WASHINGTON — Air Force officials announced a new policy requiring the inclusion and command review of information on sex-related offenses in personnel service records Sept. 30.
The change was directed in the fiscal year 2014 National Defense Authorization Act, requiring the services to document this information in service member personnel records.
“Sexual harassment and sexual assault are not consistent with our core values, cause great harm to our Airmen who experience it and seriously degrade our mission readiness,” said Maj. Gen. Gina Grosso, the director of the Air Force sexual assault and prevention response.
The new policy requires commanders to review all records to ensure substantiated complaints of sex-related offenses against Airmen, regardless of grade, assigned to, and transferred into their command, are annotated in the Airman’s performance report or permanent training report. Annotation of those complaints resulting in conviction by court-martial, non-judicial punishment or punitive administrative action will be filed in an Airman’s permanent personnel service record.
“Actively engaged leadership and transparency are key to eliminating sex-related offenses,” said Brig. Gen. Brian Kelly, the director of force management policy. “This policy assists with that goal and helps leaders foster a climate of mutual respect, dignity and inclusion of all Airmen at every level.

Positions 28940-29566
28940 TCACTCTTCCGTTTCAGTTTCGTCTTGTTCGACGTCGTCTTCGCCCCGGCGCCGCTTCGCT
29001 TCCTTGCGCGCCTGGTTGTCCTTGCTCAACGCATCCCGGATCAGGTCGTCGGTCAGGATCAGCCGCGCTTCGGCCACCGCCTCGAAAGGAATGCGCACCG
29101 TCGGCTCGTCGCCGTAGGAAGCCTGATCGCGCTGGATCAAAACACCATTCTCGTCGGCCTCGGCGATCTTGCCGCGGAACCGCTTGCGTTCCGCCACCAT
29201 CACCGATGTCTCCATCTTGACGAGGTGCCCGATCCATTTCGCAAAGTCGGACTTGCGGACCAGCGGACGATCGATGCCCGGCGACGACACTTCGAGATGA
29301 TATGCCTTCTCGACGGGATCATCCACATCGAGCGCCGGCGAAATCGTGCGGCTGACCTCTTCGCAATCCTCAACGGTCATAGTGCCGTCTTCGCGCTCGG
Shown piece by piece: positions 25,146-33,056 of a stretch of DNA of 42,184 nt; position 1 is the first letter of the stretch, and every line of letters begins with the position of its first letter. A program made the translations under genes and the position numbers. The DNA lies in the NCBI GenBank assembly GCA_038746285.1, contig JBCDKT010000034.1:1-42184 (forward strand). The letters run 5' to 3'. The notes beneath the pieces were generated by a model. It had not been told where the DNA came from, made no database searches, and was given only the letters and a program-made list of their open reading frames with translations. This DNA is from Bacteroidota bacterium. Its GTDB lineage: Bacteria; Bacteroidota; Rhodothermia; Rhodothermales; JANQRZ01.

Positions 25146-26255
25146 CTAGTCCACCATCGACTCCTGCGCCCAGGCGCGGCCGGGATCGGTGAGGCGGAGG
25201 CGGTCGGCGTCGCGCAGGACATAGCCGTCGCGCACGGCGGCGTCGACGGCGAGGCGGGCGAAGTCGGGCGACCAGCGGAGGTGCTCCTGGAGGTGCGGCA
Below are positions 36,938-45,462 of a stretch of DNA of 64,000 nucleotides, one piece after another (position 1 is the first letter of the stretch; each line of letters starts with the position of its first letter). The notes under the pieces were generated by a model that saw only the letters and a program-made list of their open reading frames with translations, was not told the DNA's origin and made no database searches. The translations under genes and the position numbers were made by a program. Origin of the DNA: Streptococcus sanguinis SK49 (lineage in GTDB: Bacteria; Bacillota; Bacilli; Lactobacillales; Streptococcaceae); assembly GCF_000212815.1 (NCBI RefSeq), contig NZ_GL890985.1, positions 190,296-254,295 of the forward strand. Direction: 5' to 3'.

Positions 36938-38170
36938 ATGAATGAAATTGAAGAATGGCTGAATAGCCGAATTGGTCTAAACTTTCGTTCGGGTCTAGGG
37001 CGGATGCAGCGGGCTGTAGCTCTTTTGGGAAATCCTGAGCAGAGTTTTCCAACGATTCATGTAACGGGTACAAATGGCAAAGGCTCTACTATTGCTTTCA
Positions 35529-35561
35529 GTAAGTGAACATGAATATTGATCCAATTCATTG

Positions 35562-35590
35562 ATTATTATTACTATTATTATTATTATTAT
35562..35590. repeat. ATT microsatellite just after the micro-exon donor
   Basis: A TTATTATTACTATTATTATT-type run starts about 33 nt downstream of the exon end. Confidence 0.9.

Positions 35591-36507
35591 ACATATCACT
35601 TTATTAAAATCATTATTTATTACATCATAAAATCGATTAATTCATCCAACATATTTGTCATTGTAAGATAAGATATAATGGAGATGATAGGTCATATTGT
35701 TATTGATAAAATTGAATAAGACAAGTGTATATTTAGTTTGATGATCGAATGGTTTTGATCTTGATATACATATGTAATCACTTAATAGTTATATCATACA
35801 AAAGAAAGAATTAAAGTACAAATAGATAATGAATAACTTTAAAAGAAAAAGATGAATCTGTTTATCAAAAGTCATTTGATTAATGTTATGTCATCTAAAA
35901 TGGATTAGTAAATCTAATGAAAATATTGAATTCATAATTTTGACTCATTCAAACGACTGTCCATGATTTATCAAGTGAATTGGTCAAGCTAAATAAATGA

“This level of awareness should ensure commanders have knowledge of and familiarization with their assigned Airmen’s histories of sex-related offenses,” Kelly said. “This also reduces the likelihood repeat offenses will escape the notice of subsequent or higher level commanders.”
The effective date for the notation is Dec. 26, 2013. Commanders will ensure substantiated offenses not previously documented on the Airman’s performance or training report that occurred on or after the effective date will be documented in the Airman’s next evaluation.
The policy does not limit or prohibit the Airman from challenging or appealing such action using the existing appeal process in line with Air Force Instruction 36-2406, Officer and Enlisted Evaluation Systems, or through the Air Force Board of Correction for Military Records, Kelly said.
For this policy, the Air Force considers sex-related offenses as those defined in Articles 120, 125, 120a, 120b, and 120c of the Uniform Code of Military Justice, which range from rape to stalking.
Air Force officials recognize the significant administrative burden associated with initially implementing this policy on the directed timeline, Kelly said. To alleviate this in the future, data codes are being developed to allow commanders to quickly identify Airmen who are assigned to or transferred into their unit.